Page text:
Getting Stuck While Doing TDD. Part 1: Example

getting-stuck-while-doing-tdd, problem-solving, ruby, tdd, test-driven-development, triangulation

Following 3 rules of TDD sounds really simple at first. In practice, there is a moment when one has to implement the whole algorithm at once to make currently failing test pass. This is called “getting stuck” in TDD. In this article, we will explore how exactly this happens and how to prevent that.

Code examples today will be in Ruby programming language. The technique itself is, of course, language-agnostic.

TL;DR

“Getting stuck” happens for a couple of reasons:

  • wrong order of tests
  • production code is not getting more general with each test

This is a series of articles:

  1. Part 1: Example (reading this)
  2. Part 2: Buggy Code and Forcing Our Way Through
  3. Part 3: Triangulation to the Rescue!

“Getting Stuck” in TDD

Usually “Getting Stuck” follows this pattern:

  • write some test and implement it via “simplest thing that might possibly work”,
  • write another test and implement it again in a non-general manner,
  • write some more tests in that fashion, while never addressing the fact that production code now looks completely wrong from what it should probably be looking like,
  • write a new test, that forces us to completely rewrite production code in a complete algorithm just to make it pass.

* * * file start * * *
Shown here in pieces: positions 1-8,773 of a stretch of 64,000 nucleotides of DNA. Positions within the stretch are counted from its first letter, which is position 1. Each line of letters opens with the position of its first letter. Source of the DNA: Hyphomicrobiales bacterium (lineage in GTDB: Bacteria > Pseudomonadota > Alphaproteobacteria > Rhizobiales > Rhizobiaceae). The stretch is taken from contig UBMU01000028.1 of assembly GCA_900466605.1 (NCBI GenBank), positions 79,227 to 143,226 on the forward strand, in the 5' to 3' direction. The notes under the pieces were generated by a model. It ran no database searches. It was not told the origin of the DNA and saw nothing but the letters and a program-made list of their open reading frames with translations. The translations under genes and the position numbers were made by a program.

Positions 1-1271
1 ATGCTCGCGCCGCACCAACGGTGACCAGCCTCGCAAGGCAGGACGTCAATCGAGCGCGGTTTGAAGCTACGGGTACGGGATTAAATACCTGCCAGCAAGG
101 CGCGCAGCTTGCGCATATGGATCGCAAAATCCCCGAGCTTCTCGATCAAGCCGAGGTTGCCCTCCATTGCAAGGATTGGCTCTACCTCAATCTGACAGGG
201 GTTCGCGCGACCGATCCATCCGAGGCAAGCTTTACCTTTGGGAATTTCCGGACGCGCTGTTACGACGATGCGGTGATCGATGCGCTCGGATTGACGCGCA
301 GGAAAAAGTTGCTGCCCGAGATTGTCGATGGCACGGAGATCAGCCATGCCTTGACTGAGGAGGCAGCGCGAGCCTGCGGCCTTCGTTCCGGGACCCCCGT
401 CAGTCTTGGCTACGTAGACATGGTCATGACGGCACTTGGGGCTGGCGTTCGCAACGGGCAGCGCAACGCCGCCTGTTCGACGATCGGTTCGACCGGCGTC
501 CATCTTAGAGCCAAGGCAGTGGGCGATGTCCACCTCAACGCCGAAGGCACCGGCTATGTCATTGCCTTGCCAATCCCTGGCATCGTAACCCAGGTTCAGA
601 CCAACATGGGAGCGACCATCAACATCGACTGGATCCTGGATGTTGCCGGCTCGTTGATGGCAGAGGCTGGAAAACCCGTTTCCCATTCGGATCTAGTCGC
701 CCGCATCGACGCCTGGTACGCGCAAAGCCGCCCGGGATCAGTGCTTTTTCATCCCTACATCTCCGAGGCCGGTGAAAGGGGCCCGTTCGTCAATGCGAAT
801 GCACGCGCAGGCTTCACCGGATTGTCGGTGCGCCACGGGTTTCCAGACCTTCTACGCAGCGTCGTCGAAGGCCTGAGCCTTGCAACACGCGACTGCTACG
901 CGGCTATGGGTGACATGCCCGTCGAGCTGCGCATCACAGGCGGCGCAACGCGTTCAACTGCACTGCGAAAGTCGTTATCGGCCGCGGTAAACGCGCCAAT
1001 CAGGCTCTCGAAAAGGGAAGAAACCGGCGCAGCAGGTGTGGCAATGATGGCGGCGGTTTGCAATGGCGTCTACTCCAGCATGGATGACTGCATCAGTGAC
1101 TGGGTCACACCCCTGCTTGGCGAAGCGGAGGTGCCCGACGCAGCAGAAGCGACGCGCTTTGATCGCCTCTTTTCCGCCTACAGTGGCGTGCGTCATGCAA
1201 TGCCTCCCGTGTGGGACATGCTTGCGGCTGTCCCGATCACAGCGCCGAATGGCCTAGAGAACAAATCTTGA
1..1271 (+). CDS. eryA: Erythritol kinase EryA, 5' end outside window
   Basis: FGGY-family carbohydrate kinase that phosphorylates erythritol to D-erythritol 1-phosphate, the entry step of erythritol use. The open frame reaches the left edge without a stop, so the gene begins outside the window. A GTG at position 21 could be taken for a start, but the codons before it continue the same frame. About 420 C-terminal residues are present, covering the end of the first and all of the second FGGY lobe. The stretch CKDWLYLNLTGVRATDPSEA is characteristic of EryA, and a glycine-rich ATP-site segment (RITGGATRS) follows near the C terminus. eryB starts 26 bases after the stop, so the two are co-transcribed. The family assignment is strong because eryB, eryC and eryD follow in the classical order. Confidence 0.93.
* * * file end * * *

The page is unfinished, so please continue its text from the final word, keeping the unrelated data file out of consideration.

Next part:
This last step usually takes minutes to hours depending on the complexity of the problem at hand. Additionally, the first few tests are basically wasted time since they did not produce any bits of knowledge in the production code that persisted in production code in the end. Even worse, chances are that the algorithm that we have just written is not fully covered by current tests, since we have written it in one go just to make current failing test pass - this is no longer correct TDD and can not guarantee high test coverage, and, therefore, can not guarantee high confidence anymore.

Let’s go through a small example on how one can get stuck in TDD:

Order Kind Validation - Getting Stuck

Let’s define the problem at hand first. We have some sort of order request as an input to our system and we need to validate that its kind is correct:

  • valid order kinds: private, corporate, bundle,
  • order kinds can be combined,
  • private and corporate order kinds can not be combined, otherwise InvalidOrderError with message Order kind can not be 'private' and 'corporate' at the same time,
  • either private or corporate should be always present, otherwise InvalidOrderError with message Order kind should be 'private' or 'corporate',
  • if order kind is not in the above list, then we need to raise InvalidOrderError with message Order kind can be one of: 'private', 'corporate', 'bundle',
  • if order kind is not present or an empty string, then we need to raise InvalidOrderError with message Order kind can not be empty.

This is a fairly simple problem and it is easy to get stuck while doing TDD here. So let’s write our first test: “When order has no order_kind, then we should get InvalidOrderError with message ‘Order kind can not be empty’”:

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RSpec.describe OrderKindValidator do
  it "fails with a message about order kind being empty when it is absent" do
    validator = OrderKindValidator.new

    expect { validator.validate({ items: 42 }) }
        .to raise_error(InvalidOrderError, "Order kind can not be empty")
  end
end

And the simplest implementation possible:

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class OrderKindValidator
  def validate(order)